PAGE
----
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Retail Giant Target Proves Consumers Want More Buy Now, Pay Later

By Andrew Luu

With the busy holiday season just around the corner, Target is pulling out all stops to keep customers happy and spending more. 


With credit card use dropping, particularly with Millennials and Gen Z, Target announced on Oct. 6, 2021 that it will now offer buy now, pay later (BNPL) with not one, but two major consumer financing providers: Affirm and Sezzle. 


The announcement comes on the heels of Amazon U.S. and Canada adding BNPL back in September and is considered a major move in the fast-growing BNPL space. Target is one of the first major retailers to offer multiple providers proving that not only is demand for BNPL rapidly growing, but that having several BNPL options could become as critical as accepting all major credit card. 


Consumer financing is changing before our very eyes because interest-free, installment plans are attractive to consumers who have been saddled with or are weary of credit card debt. New credit card applications have been on the decline for years and interest in store-branded credit cards plunged in 2021 according to a report by Lending Tree.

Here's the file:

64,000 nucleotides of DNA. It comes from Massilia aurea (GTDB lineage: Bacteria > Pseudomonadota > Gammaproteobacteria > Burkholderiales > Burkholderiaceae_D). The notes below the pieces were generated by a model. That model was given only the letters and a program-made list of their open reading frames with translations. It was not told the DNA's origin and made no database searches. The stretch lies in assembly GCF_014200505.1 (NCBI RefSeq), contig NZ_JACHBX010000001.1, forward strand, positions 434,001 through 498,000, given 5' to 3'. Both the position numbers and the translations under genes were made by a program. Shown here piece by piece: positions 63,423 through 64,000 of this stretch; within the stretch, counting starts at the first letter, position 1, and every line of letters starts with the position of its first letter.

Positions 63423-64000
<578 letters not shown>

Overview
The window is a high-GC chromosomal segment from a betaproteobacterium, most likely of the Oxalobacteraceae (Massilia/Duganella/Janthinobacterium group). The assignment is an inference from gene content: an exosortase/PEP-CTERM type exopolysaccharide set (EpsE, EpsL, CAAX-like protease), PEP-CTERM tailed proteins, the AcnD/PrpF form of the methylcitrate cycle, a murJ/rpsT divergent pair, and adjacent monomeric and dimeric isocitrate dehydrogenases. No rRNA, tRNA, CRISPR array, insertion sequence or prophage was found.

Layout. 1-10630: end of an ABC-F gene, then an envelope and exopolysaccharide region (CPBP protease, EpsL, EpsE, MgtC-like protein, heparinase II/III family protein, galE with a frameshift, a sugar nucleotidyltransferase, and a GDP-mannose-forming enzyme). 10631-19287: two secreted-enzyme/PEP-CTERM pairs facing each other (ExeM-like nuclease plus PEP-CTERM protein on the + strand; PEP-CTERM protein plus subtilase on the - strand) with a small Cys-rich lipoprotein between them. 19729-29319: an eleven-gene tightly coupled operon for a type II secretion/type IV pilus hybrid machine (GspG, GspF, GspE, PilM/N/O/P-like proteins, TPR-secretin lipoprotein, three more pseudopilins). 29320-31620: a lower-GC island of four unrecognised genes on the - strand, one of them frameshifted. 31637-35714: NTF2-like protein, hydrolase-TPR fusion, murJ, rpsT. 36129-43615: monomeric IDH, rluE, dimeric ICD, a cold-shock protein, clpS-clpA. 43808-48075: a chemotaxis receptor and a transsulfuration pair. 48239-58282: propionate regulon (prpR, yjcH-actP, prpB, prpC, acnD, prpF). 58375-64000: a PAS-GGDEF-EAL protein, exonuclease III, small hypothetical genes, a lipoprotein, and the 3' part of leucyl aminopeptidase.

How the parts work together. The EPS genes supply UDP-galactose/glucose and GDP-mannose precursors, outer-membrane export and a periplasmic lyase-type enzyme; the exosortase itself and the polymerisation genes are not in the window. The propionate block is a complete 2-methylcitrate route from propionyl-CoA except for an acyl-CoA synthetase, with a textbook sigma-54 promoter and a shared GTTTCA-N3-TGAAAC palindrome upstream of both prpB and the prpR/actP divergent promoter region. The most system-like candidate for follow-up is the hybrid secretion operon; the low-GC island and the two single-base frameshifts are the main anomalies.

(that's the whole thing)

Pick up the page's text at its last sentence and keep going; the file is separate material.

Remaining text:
BNPL is also rendering traditional layaway plans obsolete, with Walmart removing seasonal layaway from most of its store last year. Other retailers who never offered layaway due to the complexity and operational costs are also turning to BNPL to provide “layaway” except consumers gets to take their purchase home right away.


By offering BNPL, retailers are experiencing a boost in sales by giving customers, who may not have cash right away, the buying power to spread their purchases out over time at no additional cost. It also gives consumers financing that’s more on their terms and Target’s decision is proof that BNPL is redefining what it means to shop with “credit.”

About the author
Andrew Luu

Andrew Luu is an international award-winning journalist who spent a decade writing about cars before turning to the world of advertising. His resume includes AutoWeek Magazine where he tested cars and hosted its TV show, along with clients such as Chrysler, Ford and TD Bank.